During the bowel prep, a person may benefit from:

  • staying near a bathroom so that they can go to the toilet easily
  • wearing elasticated pants that are easier to pull down
  • drinking clear liquids after swallowing the prep to remove the unpleasant taste
  • applying petroleum jelly around the anal opening or using baby wipes to reduce irritation to the anus

The bowel movements will eventually turn clear or yellow. This change signals that a person’s colon is likely to be clear of fecal matter.

In case of problems with constipation, a doctor may also recommend using a stool softener to make stools easier to pass.

By the time of the colonoscopy appointment, a doctor will expect a person to be passing only clear to yellow-tinted liquid after following the recommendations for drinking the colonoscopy prep solution.

The individual’s doctor will explain the procedure. The person will also meet the nursing staff who will be in the room with them during their colonoscopy, as well as anesthesia representatives who will be providing sedation. This is a good opportunity for the person to ask any questions they have regarding the procedure, including risks and benefits.

A member of the medical staff will insert an intravenous (IV) catheter into the person’s vein so they can receive medications during the procedure.

The person will then go to the colonoscopy suite. An anesthesia professional will start giving medication via the IV, which will cause the person to go to sleep. Most of the time, they will still be breathing on their own throughout the procedure.

A doctor will insert the colonoscope through the rectum and advance it to begin the examination. They will look for irregularities in the colon’s lining and, if they find anything suspicious, such as a polyp, they might take a biopsy or remove it, if possible.

Ideally, a person’s colon prep will be so effective that a doctor can advance the colonoscope far enough into the colon to see where the small and large intestines join.

When the doctor has completed the examination, they will remove the scope. The anesthesia professional will stop administering medication, and the person will wake up.

It is not unusual to feel sleepy or groggy after the procedure. For that reason, a person should always have someone else available to drive them home from the appointment.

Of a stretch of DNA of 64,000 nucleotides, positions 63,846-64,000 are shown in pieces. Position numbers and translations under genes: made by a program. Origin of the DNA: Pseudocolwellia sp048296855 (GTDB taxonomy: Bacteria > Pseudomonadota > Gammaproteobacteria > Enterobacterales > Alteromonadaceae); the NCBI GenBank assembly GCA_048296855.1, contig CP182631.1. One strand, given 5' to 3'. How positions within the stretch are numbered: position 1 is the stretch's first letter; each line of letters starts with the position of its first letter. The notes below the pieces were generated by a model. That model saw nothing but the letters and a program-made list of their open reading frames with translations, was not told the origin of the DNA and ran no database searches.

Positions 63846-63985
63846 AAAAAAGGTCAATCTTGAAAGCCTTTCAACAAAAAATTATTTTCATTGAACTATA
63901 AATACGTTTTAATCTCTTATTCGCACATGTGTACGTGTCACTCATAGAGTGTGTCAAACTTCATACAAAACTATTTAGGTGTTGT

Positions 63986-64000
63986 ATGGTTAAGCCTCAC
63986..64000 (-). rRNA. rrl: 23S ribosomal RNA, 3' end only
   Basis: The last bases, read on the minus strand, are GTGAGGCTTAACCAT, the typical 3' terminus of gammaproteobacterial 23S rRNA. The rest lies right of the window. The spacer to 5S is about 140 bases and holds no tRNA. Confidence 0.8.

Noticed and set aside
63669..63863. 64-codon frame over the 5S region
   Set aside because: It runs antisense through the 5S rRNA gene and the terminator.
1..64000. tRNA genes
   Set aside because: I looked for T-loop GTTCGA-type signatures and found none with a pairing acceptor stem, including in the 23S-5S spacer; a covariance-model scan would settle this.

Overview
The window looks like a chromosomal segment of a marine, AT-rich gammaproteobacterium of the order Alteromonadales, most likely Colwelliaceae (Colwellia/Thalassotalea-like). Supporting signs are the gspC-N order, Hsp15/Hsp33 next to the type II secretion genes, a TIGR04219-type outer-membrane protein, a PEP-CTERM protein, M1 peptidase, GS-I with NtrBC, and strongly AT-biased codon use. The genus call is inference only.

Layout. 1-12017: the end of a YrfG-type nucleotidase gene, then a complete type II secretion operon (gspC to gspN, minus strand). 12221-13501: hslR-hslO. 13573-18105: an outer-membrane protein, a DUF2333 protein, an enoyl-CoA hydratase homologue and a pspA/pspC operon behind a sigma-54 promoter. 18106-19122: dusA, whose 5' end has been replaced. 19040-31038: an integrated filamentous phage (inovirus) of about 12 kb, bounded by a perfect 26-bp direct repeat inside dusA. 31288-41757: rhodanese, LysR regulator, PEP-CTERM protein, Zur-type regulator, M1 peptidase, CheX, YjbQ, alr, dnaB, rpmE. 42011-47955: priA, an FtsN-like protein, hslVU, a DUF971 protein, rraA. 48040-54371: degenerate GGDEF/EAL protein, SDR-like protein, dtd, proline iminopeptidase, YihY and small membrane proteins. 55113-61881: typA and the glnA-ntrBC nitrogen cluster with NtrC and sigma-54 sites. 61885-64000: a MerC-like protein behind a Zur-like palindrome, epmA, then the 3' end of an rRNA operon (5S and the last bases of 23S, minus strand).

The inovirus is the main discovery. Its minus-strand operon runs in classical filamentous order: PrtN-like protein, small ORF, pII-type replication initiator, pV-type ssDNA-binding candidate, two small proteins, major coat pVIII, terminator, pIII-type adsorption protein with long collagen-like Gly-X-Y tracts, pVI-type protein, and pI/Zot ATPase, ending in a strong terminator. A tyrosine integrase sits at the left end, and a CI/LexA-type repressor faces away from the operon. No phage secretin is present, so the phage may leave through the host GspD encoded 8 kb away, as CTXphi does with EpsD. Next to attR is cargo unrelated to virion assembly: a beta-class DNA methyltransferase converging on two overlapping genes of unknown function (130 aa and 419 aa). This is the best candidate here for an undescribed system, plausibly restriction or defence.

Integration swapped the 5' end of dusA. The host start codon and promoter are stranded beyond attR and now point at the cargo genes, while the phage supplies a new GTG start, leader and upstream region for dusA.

Results after a colonoscopy appointment

Following a person’s colonoscopy, a doctor will talk to them about any initial findings. This might include reviewing images from the colonoscopy.

However, there might be a wait of several days before the results of the colon biopsy are available. The doctor should be able to advise the person about how long they might have to wait.

If a colonoscopy is positive, meaning cancerous or precancerous cells are present, the doctor may recommend further interventions. These can include additional colonoscopies or even surgery.

Risks from a colonoscopy

Colonoscopy risks tend to be few.

The most serious potential complication is a tear in the intestine’s lining, although this is rare. A tear can allow the intestine’s contents to spill into the abdomen, which is very dangerous. If a tear occurs, surgery will be necessary to repair the lining.

Other possible risks include bleeding from a biopsy or polyp removal site. Some people may also experience adverse reactions to either the colonoscopy prep or the medication they had during the procedure.


While colonoscopy preparation can be unpleasant, it is a vital process to ensure a successful examination.

If a doctor cannot see enough of the colon, they may recommend performing another colonoscopy to ensure that they have not missed anything. As a result, it is best to stick to the original preparation plan.

A doctor will make follow-up recommendations if the colonoscopy shows cancerous tissue to be present.